Oftentimes, critical infrastructure installations are large in size and usually designed to be physically secure. Nevertheless the potential for motivated attackers to penetrate the physical security through force or through guile is a factor that must be taken into consideration. Once the attacker manages to infiltrate the facility, there is every potential for the attacker to damage the infrastructure physically or through planting of backdoors and other malicious programs into the electronic process control system.


As described above, malicious individuals and organizations could make use of these vulnerabilities to conduct extortion, theft, threatening physical destruction, injuries and even death on a massive scale, by exploiting the key unique vulnerabilities of SCADA systems which are:

  1. Lack of encryption,
  2. Lack of authentication and
  3. Difficulty of patching. SCADA systems are usually designed to operate for years with minimal maintenance, comprise of legacy systems and cannot be easily patched and updated.


The threat to process control systems is very real and cannot be underestimated.Malicious attackers could disrupt and destroy critical infrastructures for purposes of crime (e.g. extortion), cyberterrorism and even cyberwarfare. Attacks on SCADA systems can result in massive damage, injury and even death.


Examples abound. An oft recounted story is that of the disgruntled ex-employee releasing millions of litres of sewage in Maroochy Shire, Queensland Australia using his insider knowledge of the control systems. In his book “At the Abyss: An Insider's History of the Cold War”, Thomas Reed, former Secretary of the Air Force in the Reagan administration, claims that the US covertly supplied software to the USSR which eventually caused a major explosion in a gas pipeline in Siberia in the early 1980s. Reed wrote,"In order to disrupt the Soviet gas supply, its hard currency earnings from the West, and the internal Russian economy, the pipeline software that was to run the pumps, turbines, and valves was programmed to go haywire, after a decent interval, to reset pump speeds and valve settings to produce pressures far beyond those acceptable to pipeline joints and welds," "The result was the most monumental non-nuclear explosion and fire ever seen from space.”


As another example of the risk facing industrial control networks, during a routine security test in the late 90s Israel's Shin Bet internal security service penetrated the mainframe of the Pi Glilot fuel depot near Tel Aviv. However, a member of the Shin Bet drill found that, "Once inside the Pi Glilot system, we suddenly realised that, aside from accessing secret data, we could also set off deliberate explosions, just by programming a re-route of the pipelines”.


Having looked at the vulnerabilities, we now turn our attention on the ways to mitigate the vulnerabilities. One of the methods to secure SCADA systems is to identify all possible connections to the network. The SCADA network should be segregated and partitioned to allow separation between the control network and the corporate network system. DMZs (Demilitarised Zones) should be created utilizing IDSs (Intrusion Detection Systems), firewalls and also UTM (Unified Threat Management) systems. Unnecessary external connections, for example wireless connections, should be severed.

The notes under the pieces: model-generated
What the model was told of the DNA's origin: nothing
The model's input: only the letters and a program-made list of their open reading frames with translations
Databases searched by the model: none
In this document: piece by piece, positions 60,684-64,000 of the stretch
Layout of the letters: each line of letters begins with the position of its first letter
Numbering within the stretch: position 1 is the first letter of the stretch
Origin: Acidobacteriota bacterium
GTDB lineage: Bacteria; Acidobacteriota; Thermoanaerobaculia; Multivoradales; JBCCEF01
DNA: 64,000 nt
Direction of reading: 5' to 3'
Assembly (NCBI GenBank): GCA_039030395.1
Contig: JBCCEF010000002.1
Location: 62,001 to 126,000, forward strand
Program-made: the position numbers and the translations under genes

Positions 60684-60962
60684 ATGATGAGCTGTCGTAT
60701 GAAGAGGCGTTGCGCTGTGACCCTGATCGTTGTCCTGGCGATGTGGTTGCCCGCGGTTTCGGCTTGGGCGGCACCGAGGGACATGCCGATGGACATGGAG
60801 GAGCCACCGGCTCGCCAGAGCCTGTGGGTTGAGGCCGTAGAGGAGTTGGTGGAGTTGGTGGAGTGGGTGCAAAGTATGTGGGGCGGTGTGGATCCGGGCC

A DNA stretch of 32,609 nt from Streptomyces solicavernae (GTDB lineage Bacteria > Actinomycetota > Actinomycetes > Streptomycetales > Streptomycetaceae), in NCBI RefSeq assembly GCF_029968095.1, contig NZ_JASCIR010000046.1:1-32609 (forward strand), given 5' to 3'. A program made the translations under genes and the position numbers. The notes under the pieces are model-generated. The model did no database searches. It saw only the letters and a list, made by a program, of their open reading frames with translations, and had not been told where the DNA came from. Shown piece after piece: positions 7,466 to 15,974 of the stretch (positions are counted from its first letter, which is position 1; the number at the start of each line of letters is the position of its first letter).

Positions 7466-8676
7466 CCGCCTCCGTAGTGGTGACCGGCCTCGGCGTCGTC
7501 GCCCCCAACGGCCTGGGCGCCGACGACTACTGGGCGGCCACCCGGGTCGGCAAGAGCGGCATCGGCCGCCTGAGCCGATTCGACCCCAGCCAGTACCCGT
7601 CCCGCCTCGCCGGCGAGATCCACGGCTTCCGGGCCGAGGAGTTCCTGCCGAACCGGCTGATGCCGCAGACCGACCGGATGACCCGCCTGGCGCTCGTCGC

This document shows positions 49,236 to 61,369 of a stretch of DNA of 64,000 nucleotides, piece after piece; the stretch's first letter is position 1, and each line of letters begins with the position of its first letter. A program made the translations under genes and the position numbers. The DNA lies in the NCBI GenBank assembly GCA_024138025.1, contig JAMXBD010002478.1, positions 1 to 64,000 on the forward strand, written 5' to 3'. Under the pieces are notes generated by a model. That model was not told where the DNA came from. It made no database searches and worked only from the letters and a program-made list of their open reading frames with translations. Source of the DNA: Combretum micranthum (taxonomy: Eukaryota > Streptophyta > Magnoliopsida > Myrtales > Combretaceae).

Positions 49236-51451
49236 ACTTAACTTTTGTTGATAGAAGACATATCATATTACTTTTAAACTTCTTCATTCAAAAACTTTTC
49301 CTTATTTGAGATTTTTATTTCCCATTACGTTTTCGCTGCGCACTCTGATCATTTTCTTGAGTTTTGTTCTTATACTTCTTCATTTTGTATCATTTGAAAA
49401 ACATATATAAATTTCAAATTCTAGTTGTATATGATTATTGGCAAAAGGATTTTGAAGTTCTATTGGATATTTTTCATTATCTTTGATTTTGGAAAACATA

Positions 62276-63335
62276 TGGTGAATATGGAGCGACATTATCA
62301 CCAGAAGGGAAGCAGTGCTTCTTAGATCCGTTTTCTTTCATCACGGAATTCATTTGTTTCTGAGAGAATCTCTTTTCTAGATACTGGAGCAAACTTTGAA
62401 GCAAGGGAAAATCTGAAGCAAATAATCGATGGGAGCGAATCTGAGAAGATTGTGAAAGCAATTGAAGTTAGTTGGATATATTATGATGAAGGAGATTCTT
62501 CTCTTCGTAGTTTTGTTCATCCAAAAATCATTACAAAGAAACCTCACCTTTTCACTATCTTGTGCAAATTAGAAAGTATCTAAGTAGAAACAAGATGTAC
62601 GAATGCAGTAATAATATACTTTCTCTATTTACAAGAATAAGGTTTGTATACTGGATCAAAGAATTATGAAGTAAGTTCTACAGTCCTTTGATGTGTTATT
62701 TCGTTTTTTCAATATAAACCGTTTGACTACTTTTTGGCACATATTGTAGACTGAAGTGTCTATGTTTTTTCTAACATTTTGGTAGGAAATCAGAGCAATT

As SCADA systems are usually designed to be run unattended for years at a time, they are not designed to be patched on a regular basis. To replace the entire control network system would not be feasible in most cases, as these systems usually control systems on a real time basis and their constant operation is vital. Hence, for future installations, prior to setting up a plant, it would be a good practice to include language in the contract during the procurement process that ensures that the SCADA network is designed with security in mind. Security updates and patches should also be done during planned maintenance shutdowns of the plant.


Regular audit and vulnerability testing should also be instituted. Nevertheless, penetration testing of SCADA systems need to be done with care as improper testing techniques can make SCADA systems behave unpredictably and lead to disruption in operations. For example, it was reported by SANDIA (a major United States Department of Energy research and development national laboratory)that a ping sweep done during security testing of an industrial control system caused a robotic arm to erratically swing 180 degrees. Fortunately, no one was in the immediate vicinity when this happened or otherwise serious injury and death could have occurred. Security measures need to also chosen with care, for example, IPS (Intrusion Protection System) may not be suitable to be used in SCADA networks as they may cause valid information to be intercepted and blocked, causing instability in SCADA networks. On the other hand, a malicious attacker can make use of this vulnerability to perform attacks using simple techniques, such as Denial of Service Attacks.



In summary, this article provides a brief introduction and overview on process control systems, specifically SCADA systems, its potential vulnerabilities and some risk mitigation techniques. It needs to be recognized that security research on SCADA is lagging behind traditional IT security. However, since the past several years, many industry and security related organizations have been paying closer attention to SCADA and process control security such as SANS and ISC2. In the US, the NERC (North American Energy Reliability Corporation) is an initiative for the self regulation of the energy industry and has instituted standards and guidelines for process control security. Similar initiatives are being undertaken in Malaysia and CyberSecurity Malaysia is currently in the forefront of this issue, undertaking research and security assessments services in order to ensure that Critical National Information Infrastructures are protected in line with the aspirations of Malaysia's National Cyber Security Policy.